Riordan and Simon now run neck-and-neck among likely Republican primary voters, with 31% support for each when a moderate turnout is projected. Jones received 14%, and 22% of those surveyed were undecided. Under a projected low turnout, Simon had 29% support, Riordan 26% and Jones 11%, with the rest undecided. TV Ads Play Big Role for Voters Not surprisingly, the most important factor in this media-centric state has been the blitz of advertisements filling the television airwaves. Nearly eight in 10 likely Republican primary voters said they had seen or heard at least some of the advertising in the race. The bulk of the spots has targeted Riordan, and the criticism of the erstwhile front-runner has clearly taken a toll. Just about half of likely GOP primary voters, 54%, had a positive impression of the former Los Angeles mayor, down from 63% in January. More significant, the 30% who viewed Riordan unfavorably was almost double the percentage that had a negative opinion a month ago. "I had more positive thoughts when the campaign first began than I do now," said 64-year-old Donna Reich of San Francisco, who has moved into the Simon camp because of the advertising attacks on Riordan. "He just comes across to me as sincere and not too political," Reich said of Simon. The Pacific Palisades financier has been mostly positive in his advertisements, save for a spot that began airing at the end of last week. That ad was a response to an attack by Riordan. In the last month, Simon's image has improved steadily, with 55% now viewing the first-time candidate positively and only 8% holding a negative view. About a third of likely GOP voters are still unaware of Simon, who is making his first try for public office. Even so, the generally warm feelings toward Simon have translated into a more positive assessment of how he would deal with specific issues facing the state. In last month's survey, Riordan received the highest marks among likely Republican voters on the issues of public education, crime, the economy and which candidate was best equipped to handle the state's energy situation. But in the latest poll, Simon was picked as the one who could do the best job on the economy and energy. He ran even with Riordan on handling education. The former mayor was still ahead on the question of who could best fight crime, and he led Simon when it came to which candidate knows more about the issues affecting California. "I support Riordan because he was mayor of a large city," said Allen Clark, an 81-year-old Sacramento retiree. "I just feel he's more experienced." -- continued --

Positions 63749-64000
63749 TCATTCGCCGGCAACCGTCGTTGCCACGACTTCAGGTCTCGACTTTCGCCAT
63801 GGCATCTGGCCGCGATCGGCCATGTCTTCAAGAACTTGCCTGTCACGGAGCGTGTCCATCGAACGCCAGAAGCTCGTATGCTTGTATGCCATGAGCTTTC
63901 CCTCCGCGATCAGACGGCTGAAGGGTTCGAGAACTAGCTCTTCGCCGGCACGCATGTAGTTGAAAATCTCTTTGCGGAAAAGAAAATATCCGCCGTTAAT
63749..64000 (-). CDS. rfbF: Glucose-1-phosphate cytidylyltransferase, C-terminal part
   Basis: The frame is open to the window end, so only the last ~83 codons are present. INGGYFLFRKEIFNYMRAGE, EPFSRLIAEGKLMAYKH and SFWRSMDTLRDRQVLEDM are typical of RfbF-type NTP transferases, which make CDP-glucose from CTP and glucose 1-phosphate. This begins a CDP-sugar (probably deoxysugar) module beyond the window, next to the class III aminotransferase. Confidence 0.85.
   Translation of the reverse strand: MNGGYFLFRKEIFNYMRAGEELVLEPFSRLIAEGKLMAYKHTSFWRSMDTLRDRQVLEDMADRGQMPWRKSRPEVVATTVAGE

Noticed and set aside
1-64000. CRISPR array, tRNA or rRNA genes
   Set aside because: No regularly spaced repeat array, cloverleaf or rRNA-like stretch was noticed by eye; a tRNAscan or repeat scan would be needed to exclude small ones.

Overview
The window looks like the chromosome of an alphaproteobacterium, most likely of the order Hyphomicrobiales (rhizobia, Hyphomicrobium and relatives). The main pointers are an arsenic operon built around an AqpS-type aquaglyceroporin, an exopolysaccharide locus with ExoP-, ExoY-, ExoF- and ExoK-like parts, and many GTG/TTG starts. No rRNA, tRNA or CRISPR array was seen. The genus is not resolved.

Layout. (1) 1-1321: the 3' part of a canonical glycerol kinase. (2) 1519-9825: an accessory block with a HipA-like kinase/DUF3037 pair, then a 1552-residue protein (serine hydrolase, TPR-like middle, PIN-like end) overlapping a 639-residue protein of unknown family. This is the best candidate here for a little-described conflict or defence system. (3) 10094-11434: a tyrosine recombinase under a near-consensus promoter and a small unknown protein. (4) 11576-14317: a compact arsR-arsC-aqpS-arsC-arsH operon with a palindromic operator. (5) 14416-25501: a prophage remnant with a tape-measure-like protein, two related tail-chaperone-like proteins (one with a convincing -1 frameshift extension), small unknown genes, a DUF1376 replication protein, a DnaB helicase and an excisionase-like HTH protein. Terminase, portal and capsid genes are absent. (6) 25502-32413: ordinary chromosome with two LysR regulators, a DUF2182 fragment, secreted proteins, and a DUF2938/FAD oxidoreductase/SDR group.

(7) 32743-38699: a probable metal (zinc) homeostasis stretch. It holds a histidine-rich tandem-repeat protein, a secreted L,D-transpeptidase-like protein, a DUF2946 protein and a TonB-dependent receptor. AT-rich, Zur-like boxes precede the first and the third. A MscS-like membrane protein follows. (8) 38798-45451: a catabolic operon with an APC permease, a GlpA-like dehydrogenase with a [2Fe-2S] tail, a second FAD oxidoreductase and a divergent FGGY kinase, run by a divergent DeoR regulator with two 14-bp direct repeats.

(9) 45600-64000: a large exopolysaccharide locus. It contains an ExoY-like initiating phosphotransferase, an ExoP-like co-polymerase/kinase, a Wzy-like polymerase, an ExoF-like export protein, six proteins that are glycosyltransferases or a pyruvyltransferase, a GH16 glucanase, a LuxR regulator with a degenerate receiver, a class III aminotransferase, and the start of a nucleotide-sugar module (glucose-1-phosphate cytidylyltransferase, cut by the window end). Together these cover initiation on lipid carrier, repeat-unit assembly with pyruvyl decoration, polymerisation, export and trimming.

Link Posted: 2/26/2002 6:48:29 AM EDT
For Jones, a far-off third in the GOP race, it is truly a case of out of sight, out of mind. Able to afford only a minimal TV advertising presence, the outgoing secretary of state is still unknown to roughly half of likely Republican primary voters. His 40% to 9% favorable-unfavorable rating is virtually unchanged from a month ago. If anything, his low standing in polls and fund-raising threaten to become self-perpetuating. "He seems like a great guy," said Robert W. Cole, a 50-year-old lifelong Republican from Redlands. "But I just don't think he has the financial horsepower to compete." For a time, Jones vied with Simon to emerge as the champion of the GOP's conservative core. But Simon has clearly consolidated that support. Take two litmus tests: Among likely Republican primary voters opposed to legal abortion, Simon led with 36% support to 25% for Riordan and just 13% for Jones. On gun control, Simon won 40% support among likely Republican primary voters who oppose stiffer regulation of firearms, compared with 21% for Riordan and 17% for Jones. As for November's general election, incumbent Davis still faces weakness in his Democratic base. Just under half, 44%, of likely voters in his party's primary said they would not support the governor or were considering another candidate for November--unchanged from last month. However, unlike the last two primaries, the vote next Tuesday will not allow dissenters to cross party lines. In the partisan races, participation will be limited to registered voters of each party with one exception: decline-to-state voters can choose to participate in either the Democratic or Republican primaries. Davis' Approval Rating Is Unchanged Overall, Davis' job approval is a middling 47% among registered voters, unchanged from last month. He continues to receive poor marks on his stewardship of the state, with 49% saying Davis has failed to act as a decisive leader. But even though he receives the highest share of blame for the negative tone of the governor's race--just about a third of registered voters hold Davis responsible--he has been spared any significant backlash. Overall, 50% of registered voters had a favorable impression of Davis, virtually unchanged from a month ago. In a prospective November horse race, Jones and Simon still lose to Davis among registered voters, but each gained ground. Davis beat Simon 45% to 37% and topped Jones 46% to 36%. In January, the governor led both of them by 18 percentage points. Riordan, the candidate who has touted himself as the one Davis fears most, actually slipped in the last month. In January, the two ran essentially even, with Davis at 44% and Riordan at 43%. In the latest survey, Davis pulled ahead 47% to 39% among registered voters. -- continued --